The chairperson of Amadiba Crisis Committee (ACC), Sikhosiphi Bazooka Rhadebe (49) from Mdatya village on the Wild Coast, was shot dead on Tuesday in what the committee views as an assassination.
The committee has been at the forefront of resistance to proposed dune mining in the Xolobeni area of the former Transkei.
It recently lodged an objection to a fresh application to mine by the Australia-based company MRC.
In a statement, the committee said that Rhadebe was shot eight times outside his house at about 7.30pm by two men who arrived at his home in a white vehicle with a blue rotating light on its roof.
Speaking on the phone, the ACC secretary, Nonhle Mbuthuma, said Rhadebe’s wife and two sons, aged 15 and 16, witnessed the murder and were being treated for trauma in hospital.
Mbuthuma said that at about 6pm, not long before his death, Rhadebe called her on the phone and told her that he understood there was a “hit list” of strong opponents of mining and warned her to be careful.
Mbuthuma said that, according to Rhadebe, his name was first on the list; hers was second; and Mzamo Dlamini, the crisis committee’s deputy chairperson, was third.
Mbathuma said his last words were still ringing in her head. “Even if I die we should remain focused and fight to defeat the enemy,” he allegedly said.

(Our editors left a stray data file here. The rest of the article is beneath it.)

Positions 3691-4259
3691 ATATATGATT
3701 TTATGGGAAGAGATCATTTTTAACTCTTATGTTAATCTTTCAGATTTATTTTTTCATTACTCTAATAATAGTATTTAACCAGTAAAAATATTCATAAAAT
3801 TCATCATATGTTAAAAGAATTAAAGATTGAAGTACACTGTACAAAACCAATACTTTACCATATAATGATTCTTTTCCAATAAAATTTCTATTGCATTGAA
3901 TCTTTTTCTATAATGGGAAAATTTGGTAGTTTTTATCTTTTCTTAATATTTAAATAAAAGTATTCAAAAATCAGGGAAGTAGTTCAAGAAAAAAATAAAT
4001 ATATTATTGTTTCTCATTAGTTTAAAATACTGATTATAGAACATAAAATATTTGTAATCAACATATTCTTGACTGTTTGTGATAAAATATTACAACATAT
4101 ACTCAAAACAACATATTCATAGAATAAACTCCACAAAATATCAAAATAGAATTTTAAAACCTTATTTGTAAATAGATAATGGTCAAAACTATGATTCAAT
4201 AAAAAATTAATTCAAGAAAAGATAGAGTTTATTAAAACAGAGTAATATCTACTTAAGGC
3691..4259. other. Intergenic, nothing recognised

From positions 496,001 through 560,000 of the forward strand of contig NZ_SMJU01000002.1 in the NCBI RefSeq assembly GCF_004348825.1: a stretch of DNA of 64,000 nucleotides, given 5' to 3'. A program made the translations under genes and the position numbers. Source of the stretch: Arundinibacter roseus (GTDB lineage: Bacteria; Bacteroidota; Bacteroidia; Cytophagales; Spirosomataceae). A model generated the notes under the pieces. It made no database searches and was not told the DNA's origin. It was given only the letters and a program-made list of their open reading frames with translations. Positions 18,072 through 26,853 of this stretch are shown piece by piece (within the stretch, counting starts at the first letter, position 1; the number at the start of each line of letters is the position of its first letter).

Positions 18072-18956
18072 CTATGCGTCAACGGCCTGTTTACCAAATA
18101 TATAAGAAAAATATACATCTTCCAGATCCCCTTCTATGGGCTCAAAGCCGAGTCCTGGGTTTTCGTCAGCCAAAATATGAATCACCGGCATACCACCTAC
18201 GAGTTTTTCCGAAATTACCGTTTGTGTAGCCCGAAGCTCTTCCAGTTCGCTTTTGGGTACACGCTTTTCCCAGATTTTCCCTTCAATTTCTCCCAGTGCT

“We should not cry, we should not make noise with the enemy because he is a soldier, he died fighting for his land.”
In a press statement on Wednesday, the crisis committee said the killer men knocked at Rhadebe’s door saying they were police.
The statement continues: “After a year of threats and attacks, we have been waiting for something like this to happen. There have been ongoing attacks since the shootings in Xolobeni on 3 May last year.”
It named an individual it alleged was leading the attacks.
Referring to a pattern of violence in the Xolobeni area in recent months, it said that four men charged in connection with attacks on Mdatya residents in December had been released on bail in January.
It also alleged local police had been intimidating the Amadiba community and leaders in nightly raids.
“For a year, the local police have refused to co-operate with the Umgungundlovu traditional authority of the coastal Amadiba area to stop the violence against our community, which says no to mining,” it said.
Brigadier Mtutuzeli Mtukushe, cluster commander of the police stations in Mbizana, Ntabankulu and Mount Ayliff, described the raids as a routine crime prevention operation and said the police do not take sides in local quarrels.
The committee said the Amadiba coastal community “will not be intimidated into submission. Imining ayiphumeleli! (mining will not succeed)”
During an imbizo called to discuss violence in Xolobeni village in January, Mbuthuma told amaBhungane that strong opponents of mining were being targeted.
For this reason she and Dlamini had decided to move to Port Edward and commute to Xolobeni daily for their work in the community.
Rhadebe also addressed the gathering, saying: “If all of you are intimidated you can leave, but as for myself I am not going to leave my home.
“I will die and be buried here. People from my village are tired of sleeping outside since the December attacks.”
The latest outbreak is not the first violent episode that villagers perceive to be associated with plans to mine the dunes at Xolobeni.
In May last year, after an elderly woman was beaten with a knobkerrie and hacked with a bush knife, the committee successfully applied for a temporary high court interdict against continued assaults and intimidation. The interdict was ultimately withdrawn by agreement.
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